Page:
Heli-biking application before province 

West Coast Freeride Guides applying for tenure on 10 km of existing trails

By Alison Taylor

A Whistler company is looking to take its clients to new heights on their mountain bikes.

Heli-biking is the wave of the future for mountain bikers, said Michael Hallett, of West Coast Freeride Guides. That’s why the company recently submitted an application to Land and Water B.C. for tenure of trails on Rainbow and Cougar Mountain.

“It’s the experience of being in the backcountry,” said Hallett. “It’s pretty much like heli-skiing… that awe of being in a helicopter and having your bike follow up behind you in another load. It’s great — can’t say enough about it.”

The application, which has yet to be approved by the province, would give the company tenure of roughly 10 kilometres of existing trails.

The Rainbow trail is almost four km long. It meets up with municipal trails for a total six km experience.

The Cougar Mountain trail is a little shorter at four and half km. It meets up with the Kill Me, Thrill Me trail at the north end of the municipality.

Hallett estimates the rides would take about four hours from start to finish. But the beauty of the trip is that riders can take as long as they want to ride down to the valley.

It is, he said, a completely different experience to riding the mountain bike park.

“It’s a great alternative activity to the mountain bike park,” he said. “People want to get away from the crowds.”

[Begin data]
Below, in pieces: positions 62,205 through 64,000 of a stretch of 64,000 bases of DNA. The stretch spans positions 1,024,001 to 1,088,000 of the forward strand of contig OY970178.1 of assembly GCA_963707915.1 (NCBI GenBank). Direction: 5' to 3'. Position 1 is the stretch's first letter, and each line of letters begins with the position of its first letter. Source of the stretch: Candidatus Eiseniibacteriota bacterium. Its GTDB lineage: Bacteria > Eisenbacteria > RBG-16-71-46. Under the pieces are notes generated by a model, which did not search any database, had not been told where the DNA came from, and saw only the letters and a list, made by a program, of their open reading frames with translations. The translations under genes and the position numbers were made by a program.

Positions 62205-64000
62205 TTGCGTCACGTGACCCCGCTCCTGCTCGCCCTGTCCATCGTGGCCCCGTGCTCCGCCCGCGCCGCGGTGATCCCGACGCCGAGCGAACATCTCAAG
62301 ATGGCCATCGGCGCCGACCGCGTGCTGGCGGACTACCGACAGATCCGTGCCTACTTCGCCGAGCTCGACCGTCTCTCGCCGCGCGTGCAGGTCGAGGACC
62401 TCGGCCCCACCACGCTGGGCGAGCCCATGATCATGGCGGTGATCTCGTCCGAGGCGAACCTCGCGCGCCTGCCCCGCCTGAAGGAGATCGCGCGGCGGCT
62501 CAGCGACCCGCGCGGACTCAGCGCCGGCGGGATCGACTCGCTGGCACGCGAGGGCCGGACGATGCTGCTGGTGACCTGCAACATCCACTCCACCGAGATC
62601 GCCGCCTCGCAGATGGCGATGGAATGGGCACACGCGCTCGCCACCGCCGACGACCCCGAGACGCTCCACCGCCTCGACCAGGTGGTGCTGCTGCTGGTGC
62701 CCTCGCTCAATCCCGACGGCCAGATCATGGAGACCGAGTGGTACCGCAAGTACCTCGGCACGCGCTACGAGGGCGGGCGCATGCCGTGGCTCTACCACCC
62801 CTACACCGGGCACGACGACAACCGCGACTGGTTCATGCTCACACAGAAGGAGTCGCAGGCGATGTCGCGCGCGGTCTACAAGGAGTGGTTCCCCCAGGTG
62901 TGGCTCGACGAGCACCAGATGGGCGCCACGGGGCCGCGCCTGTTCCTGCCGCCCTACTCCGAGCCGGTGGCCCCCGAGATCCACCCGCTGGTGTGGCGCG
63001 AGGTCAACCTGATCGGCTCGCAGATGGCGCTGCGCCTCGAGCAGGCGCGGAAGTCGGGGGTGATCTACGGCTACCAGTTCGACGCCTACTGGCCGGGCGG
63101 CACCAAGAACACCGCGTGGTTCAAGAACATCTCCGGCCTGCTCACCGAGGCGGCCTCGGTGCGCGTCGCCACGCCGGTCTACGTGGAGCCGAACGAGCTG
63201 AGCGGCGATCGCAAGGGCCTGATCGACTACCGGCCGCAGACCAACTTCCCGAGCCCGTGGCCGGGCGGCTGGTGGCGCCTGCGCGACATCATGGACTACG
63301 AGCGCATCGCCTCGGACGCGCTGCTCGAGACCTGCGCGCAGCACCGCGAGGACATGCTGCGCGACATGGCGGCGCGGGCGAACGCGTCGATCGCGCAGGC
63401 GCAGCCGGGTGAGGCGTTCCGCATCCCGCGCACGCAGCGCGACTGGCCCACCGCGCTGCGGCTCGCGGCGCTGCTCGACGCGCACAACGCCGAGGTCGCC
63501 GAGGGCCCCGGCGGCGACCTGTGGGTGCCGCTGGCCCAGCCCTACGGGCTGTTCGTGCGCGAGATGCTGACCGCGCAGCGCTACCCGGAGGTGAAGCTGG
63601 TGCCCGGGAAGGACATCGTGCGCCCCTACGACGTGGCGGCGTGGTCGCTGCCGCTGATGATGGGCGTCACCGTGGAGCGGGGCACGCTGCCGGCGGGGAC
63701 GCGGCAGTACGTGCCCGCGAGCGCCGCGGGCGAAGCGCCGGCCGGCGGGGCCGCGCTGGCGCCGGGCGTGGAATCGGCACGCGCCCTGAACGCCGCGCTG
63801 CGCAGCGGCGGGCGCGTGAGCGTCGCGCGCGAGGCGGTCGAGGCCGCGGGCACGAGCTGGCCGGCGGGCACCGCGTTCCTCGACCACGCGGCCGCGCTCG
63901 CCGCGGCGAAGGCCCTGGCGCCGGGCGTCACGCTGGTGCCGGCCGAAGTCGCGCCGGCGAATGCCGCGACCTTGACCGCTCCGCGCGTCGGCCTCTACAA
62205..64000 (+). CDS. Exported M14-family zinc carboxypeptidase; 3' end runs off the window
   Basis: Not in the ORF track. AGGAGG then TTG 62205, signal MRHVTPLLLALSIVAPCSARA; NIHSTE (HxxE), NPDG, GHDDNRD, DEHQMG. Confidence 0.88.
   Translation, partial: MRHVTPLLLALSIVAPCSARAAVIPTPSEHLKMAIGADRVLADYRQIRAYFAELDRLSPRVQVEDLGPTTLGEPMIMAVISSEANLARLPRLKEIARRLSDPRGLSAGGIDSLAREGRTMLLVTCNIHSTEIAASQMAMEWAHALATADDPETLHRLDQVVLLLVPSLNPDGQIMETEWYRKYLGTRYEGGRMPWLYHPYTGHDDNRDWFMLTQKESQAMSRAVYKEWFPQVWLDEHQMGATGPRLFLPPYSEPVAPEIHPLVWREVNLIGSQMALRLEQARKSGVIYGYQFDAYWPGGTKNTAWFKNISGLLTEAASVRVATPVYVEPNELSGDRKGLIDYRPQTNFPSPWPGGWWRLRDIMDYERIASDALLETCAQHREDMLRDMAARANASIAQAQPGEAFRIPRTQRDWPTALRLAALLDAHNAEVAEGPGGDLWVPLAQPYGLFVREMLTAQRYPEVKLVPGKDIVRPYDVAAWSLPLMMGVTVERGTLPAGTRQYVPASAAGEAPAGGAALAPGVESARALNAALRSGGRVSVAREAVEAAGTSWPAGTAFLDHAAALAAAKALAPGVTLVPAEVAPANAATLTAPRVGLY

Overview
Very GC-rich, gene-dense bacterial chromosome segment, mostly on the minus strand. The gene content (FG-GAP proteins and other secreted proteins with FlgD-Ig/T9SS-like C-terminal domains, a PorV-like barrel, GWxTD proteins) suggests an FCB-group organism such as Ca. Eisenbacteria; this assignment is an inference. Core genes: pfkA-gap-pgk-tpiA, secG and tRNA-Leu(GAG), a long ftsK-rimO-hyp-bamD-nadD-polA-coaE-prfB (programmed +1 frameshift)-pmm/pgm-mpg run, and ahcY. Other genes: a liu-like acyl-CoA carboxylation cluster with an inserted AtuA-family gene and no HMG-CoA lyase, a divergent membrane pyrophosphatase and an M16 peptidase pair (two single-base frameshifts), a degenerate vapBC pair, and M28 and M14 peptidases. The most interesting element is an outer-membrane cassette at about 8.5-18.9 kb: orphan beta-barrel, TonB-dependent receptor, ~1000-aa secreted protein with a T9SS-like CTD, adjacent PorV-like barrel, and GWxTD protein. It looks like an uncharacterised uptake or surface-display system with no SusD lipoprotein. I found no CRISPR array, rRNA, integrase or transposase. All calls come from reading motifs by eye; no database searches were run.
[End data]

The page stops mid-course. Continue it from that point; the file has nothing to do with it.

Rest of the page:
And there’s the added thrill of the helicopter ride to get to the top of the mountain.

In the application it states:

“(H)elicopter biking has all the potential of becoming another significant tourist attraction for the Whistler area and the province of British Columbia. This diversification of summer season opportunity will assist the province in meeting its goal of doubling tourism by 2015.”

With changing demographics in the sport, Hallett said the scope of riders is changing. There are more mountain bikers now with disposable income. And even those with moderate incomes are willing to pay for the new thrill.

Hallett estimates there would be no more than one trip per day on the trails, with groups of four or possibly groups of eight. Riders will be responsible for taking their garbage out with them.

The company has also committed to a trail management plan, which will be reviewed by the Whistler Off Road Cycling Association and the Resort Municipality of Whistler.

There is a 120-day review process with the province before a decision on the application is made.


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